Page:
Main content area

Interplay between Selenium, selenoprotein genes, and oxidative stress in honey bee Apis mellifera L.

Alburaki, Mohamed, Smith, Kristina D., Adamczyk, John, Karim, Shahid
Journal of insect physiology 2019 v.117 pp. 103891
Apis mellifera, ad libitum feeding, antioxidant genes, binding proteins, bioassays, edaphic factors, gene expression regulation, honey bees, insect physiology, lethal concentration 50, messenger RNA, mortality, oxidative stress, pollen, pollinators, selenates, selenites, selenium, selenoproteins, toxicity, transcription (genetics), translation (genetics)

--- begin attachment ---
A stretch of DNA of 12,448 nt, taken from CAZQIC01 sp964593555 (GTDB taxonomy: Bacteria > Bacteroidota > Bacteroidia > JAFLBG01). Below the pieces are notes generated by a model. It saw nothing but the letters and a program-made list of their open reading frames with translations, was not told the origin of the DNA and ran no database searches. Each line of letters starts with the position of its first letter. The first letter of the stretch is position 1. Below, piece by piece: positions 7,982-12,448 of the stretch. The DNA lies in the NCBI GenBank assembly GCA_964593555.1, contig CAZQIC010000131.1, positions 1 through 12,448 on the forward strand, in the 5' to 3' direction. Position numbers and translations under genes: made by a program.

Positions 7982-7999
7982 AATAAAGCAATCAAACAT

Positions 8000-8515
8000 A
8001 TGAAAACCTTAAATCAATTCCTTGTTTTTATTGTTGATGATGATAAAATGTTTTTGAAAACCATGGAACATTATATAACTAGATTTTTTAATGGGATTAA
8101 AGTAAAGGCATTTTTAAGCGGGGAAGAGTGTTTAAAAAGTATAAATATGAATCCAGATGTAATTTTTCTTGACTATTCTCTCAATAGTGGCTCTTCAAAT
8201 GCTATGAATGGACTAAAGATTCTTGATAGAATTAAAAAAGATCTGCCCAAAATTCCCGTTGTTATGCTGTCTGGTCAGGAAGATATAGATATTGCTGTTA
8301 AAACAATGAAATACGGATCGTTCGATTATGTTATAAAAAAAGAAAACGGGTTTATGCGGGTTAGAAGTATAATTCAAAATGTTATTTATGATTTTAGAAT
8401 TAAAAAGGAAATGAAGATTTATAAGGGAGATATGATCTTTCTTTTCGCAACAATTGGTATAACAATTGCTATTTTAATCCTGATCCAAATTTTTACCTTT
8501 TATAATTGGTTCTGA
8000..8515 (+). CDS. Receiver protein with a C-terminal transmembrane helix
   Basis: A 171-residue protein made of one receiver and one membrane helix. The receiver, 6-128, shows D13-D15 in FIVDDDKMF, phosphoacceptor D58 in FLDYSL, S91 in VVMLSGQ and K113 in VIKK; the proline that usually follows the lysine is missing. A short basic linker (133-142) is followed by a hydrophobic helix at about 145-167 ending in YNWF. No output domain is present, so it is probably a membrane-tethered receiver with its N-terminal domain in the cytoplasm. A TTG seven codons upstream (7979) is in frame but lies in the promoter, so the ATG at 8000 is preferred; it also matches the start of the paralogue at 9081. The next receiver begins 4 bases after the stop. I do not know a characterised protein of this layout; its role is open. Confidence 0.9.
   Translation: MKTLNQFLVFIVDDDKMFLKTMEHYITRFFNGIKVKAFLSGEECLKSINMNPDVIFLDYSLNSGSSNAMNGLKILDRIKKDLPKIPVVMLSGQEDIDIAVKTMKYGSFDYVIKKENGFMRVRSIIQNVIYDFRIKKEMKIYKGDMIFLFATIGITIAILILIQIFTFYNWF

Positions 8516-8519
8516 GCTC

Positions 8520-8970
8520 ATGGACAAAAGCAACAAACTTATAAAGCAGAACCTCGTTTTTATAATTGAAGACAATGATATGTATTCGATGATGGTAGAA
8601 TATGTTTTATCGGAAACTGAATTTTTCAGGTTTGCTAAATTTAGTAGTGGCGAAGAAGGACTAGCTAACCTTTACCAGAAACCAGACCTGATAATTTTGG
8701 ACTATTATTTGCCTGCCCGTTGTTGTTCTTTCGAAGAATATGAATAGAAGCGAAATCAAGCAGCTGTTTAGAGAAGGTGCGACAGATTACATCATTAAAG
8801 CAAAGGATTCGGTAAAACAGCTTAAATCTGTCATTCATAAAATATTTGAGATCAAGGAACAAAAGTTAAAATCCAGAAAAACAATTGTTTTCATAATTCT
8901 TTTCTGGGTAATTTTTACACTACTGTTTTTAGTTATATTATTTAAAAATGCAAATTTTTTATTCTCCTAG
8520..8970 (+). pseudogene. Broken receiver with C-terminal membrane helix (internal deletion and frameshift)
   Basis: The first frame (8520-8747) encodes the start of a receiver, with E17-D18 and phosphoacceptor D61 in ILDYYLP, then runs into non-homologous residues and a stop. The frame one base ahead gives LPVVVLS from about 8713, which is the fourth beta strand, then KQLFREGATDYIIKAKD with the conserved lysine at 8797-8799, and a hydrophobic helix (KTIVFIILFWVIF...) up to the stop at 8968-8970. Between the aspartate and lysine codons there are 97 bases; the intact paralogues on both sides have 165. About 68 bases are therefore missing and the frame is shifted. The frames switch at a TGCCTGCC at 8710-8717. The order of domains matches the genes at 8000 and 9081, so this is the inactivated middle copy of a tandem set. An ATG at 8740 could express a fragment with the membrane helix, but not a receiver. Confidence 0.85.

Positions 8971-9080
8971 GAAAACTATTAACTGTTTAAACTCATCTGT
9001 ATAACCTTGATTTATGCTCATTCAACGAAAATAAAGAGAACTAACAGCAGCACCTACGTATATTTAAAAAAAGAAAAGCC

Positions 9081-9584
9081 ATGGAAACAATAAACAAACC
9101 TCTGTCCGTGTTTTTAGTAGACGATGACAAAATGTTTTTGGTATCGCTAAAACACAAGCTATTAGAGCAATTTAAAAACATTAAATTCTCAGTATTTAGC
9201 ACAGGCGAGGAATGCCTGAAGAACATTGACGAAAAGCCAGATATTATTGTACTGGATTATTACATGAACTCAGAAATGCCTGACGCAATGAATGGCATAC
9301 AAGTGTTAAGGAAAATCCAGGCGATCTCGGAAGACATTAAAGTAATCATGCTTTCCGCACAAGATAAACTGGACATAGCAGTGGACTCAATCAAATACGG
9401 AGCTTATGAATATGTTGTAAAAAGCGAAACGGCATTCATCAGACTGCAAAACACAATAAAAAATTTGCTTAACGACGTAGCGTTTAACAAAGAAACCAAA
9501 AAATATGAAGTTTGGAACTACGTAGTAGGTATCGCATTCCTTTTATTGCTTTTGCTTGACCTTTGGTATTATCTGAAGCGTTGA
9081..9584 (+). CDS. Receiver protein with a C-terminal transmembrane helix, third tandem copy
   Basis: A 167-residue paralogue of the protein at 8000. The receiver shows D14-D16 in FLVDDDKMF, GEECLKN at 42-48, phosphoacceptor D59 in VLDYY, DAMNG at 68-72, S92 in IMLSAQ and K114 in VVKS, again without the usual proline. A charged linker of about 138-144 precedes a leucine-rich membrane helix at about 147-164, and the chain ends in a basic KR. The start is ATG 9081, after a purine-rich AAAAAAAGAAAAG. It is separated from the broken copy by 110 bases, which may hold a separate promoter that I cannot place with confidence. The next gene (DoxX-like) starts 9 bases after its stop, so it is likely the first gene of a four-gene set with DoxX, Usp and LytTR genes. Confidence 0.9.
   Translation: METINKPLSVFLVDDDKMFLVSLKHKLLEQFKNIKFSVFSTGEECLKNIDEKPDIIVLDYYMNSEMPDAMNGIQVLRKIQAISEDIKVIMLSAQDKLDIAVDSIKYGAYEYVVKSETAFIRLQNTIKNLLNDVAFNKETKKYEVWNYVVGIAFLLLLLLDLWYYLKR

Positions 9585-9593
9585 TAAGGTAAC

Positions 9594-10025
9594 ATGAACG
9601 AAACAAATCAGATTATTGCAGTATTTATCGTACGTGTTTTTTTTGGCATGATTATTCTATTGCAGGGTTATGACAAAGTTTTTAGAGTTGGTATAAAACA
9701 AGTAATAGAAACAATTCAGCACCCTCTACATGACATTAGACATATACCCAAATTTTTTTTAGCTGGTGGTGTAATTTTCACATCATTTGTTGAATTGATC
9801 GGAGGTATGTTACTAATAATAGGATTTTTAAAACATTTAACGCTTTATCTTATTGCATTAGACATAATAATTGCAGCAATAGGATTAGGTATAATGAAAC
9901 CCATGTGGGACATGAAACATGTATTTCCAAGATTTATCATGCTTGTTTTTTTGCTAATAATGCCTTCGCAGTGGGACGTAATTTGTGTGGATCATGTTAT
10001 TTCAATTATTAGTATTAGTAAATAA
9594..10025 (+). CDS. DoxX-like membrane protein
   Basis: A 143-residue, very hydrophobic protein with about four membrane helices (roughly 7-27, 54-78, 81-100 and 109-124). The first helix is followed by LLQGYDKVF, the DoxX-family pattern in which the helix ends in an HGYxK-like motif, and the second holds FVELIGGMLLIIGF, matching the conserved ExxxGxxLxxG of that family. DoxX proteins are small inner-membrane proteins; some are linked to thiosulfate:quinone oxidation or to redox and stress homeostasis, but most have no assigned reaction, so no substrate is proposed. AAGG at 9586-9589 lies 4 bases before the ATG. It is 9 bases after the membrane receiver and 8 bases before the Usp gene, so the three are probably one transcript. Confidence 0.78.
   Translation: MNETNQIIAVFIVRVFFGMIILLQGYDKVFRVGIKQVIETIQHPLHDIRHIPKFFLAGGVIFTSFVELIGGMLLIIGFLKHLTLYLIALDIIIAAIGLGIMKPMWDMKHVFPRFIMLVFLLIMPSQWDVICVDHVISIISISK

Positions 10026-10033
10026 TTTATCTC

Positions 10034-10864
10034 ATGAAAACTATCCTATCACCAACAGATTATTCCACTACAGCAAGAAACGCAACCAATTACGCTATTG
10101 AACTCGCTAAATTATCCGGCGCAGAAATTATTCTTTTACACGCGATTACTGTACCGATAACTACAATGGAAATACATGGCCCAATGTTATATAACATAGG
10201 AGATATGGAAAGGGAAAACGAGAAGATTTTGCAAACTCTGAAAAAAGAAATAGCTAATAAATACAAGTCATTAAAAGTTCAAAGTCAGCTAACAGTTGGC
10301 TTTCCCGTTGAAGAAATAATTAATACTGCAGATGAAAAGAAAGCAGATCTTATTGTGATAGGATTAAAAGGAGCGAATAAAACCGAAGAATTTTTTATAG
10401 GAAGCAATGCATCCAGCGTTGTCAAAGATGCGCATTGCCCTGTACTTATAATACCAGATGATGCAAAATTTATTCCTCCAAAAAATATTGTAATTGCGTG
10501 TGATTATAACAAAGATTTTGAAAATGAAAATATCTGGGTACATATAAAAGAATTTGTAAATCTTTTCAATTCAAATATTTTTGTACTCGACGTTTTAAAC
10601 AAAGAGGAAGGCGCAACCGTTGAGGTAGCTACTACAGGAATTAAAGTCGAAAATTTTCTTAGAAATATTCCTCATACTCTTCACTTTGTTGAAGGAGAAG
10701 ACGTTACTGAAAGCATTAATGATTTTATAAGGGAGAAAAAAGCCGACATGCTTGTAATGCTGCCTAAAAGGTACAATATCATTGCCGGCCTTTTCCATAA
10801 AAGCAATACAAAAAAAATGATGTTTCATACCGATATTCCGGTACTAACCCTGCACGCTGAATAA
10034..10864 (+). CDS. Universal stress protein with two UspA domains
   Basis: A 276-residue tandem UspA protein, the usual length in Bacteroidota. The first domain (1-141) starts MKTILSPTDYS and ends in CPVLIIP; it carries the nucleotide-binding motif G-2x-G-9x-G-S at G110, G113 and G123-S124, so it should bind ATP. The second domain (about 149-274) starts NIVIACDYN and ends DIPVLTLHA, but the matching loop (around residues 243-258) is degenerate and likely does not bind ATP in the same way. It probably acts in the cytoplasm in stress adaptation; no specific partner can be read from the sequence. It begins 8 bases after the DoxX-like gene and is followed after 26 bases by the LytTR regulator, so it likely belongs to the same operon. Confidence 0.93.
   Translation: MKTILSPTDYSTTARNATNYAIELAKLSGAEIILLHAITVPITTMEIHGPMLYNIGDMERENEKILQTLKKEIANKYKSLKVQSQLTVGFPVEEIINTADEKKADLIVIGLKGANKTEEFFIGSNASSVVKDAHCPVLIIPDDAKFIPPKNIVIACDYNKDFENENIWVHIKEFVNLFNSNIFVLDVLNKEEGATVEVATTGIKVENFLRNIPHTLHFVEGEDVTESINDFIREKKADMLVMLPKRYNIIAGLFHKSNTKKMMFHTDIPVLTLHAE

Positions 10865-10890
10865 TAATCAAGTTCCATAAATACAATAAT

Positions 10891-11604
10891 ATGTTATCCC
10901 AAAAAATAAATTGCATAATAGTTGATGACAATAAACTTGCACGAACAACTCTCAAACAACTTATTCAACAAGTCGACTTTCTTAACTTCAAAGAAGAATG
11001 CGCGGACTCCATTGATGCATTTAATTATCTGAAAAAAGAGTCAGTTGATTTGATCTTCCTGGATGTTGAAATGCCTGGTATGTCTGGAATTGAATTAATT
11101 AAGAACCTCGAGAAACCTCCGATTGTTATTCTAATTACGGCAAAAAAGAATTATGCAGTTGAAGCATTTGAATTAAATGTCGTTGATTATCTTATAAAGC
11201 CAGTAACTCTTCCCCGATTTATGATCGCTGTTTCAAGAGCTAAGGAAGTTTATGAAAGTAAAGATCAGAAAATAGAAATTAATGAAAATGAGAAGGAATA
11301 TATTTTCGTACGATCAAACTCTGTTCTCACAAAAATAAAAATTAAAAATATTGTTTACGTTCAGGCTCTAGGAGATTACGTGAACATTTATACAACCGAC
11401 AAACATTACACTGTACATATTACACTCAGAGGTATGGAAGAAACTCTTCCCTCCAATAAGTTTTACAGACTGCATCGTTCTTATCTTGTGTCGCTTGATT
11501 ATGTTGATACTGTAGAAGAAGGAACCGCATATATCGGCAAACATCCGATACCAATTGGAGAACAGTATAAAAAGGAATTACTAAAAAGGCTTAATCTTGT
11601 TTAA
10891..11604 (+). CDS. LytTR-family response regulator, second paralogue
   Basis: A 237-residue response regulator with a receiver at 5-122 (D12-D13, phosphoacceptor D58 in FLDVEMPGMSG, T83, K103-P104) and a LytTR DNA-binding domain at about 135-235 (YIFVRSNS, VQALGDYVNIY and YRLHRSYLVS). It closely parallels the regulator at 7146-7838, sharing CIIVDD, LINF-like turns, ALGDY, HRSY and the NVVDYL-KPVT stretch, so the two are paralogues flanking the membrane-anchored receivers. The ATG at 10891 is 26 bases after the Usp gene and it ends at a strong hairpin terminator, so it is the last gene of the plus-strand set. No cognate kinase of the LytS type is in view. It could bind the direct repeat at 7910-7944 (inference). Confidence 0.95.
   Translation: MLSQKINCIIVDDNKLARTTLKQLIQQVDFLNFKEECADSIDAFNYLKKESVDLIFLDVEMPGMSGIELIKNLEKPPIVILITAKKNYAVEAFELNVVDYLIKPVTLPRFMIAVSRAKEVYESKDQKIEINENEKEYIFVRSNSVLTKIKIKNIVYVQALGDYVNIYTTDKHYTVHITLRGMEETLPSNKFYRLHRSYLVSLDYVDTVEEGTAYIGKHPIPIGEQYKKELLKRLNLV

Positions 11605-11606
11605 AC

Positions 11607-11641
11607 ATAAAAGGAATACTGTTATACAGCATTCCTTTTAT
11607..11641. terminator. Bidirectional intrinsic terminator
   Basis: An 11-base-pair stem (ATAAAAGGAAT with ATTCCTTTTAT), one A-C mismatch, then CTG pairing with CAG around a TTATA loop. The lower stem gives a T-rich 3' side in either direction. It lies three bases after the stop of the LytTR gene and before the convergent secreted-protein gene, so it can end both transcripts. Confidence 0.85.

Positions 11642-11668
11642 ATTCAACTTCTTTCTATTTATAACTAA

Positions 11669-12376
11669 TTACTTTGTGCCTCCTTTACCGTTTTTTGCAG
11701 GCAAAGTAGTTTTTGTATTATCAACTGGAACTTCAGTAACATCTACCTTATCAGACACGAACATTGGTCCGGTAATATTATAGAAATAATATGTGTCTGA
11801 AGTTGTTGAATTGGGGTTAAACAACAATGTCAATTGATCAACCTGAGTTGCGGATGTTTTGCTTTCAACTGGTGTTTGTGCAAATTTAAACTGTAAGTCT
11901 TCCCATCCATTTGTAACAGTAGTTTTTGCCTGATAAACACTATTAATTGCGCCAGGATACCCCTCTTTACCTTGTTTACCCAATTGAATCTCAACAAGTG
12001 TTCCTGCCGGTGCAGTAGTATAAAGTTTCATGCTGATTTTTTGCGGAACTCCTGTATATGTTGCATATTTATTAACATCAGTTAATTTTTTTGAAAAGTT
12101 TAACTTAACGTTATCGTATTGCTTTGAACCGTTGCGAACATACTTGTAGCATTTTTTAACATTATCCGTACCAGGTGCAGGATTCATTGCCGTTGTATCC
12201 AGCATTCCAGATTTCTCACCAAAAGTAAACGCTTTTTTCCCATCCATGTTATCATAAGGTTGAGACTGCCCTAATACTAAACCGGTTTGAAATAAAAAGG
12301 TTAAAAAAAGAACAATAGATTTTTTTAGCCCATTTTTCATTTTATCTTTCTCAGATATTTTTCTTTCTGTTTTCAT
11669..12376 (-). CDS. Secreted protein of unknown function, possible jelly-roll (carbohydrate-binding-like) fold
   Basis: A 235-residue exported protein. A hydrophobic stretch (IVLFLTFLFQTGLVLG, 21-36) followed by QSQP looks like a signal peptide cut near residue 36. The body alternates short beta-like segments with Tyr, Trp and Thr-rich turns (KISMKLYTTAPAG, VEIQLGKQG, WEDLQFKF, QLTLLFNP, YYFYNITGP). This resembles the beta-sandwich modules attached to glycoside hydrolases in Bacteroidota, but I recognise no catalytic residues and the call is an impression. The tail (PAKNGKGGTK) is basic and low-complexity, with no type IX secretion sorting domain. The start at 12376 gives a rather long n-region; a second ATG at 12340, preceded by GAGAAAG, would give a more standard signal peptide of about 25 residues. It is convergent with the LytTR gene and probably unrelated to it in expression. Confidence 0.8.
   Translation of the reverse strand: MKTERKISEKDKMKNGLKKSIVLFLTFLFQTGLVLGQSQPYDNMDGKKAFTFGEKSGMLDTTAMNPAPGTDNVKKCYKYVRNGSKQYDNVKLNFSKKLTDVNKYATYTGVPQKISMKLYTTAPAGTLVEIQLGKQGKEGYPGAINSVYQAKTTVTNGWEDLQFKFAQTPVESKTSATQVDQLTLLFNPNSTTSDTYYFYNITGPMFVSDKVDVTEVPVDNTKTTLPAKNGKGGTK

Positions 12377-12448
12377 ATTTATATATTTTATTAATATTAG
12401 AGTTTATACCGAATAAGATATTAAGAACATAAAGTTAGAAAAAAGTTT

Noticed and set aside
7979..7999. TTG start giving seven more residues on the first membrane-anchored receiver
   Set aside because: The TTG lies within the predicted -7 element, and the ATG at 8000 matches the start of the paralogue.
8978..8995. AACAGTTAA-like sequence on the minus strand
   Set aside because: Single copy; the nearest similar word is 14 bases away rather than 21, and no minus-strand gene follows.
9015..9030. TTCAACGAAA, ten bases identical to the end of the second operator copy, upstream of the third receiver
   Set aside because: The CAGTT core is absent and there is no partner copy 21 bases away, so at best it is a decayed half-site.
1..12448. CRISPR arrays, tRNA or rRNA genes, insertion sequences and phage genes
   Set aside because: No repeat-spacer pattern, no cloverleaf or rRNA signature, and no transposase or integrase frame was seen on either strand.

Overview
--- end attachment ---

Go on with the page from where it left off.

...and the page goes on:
The honey bee, Apis mellifera L., is a major pollinator insect that lacks novel “selenoprotein genes”, rendering it susceptible to elevated levels of Selenium (Se) occurring naturally in the environment. We investigated the effects of two inorganic forms of Se on biological traits, oxidative stress, and gene regulation. Using bioassay arenas in the laboratory, one-day old sister bees were fed ad libitum 4 different concentrations of selenate and selenite, two common inorganic forms of Se. The transcription levels of 4 honey bee antioxidant genes were evaluated, and three putative selenoprotein-like genes (SELENOT, SELENOK, SELENOF) were characterized as well as Sbp2, a Selenium binding protein required for the translation of selenoproteins mRNA. Oxidative stress and Se residues were subsequently quantified in honey bee bodies throughout the experiment.Se induced higher oxidative stress in treated honey bees leading to a significantly elevated protein carbonyl content, particularly at the highest studied concentrations. Early upregulations of Spb2 and MsrA were identified at day 2 of the treatment while all genes except SELENOT were upregulated substantially at day 8 to alleviate the Se-induced oxidative stress levels. We determined that doses between 60 and 600 mg.Se.L−1 were acutely toxic to bees (<48 h) while doses between 0.6 and 6 mg.Se.L−1 led to much lower mortality (7–16)%. Furthermore, when fed ad libitum, Se residue data indicated that bees tolerated accumulation up to 0.12 µg Se bee−1 for at least 8 days with a Se LC50 of ∼6 mg/L, a field realistic concentration found in pollen of certain plants in a high Se soil environment.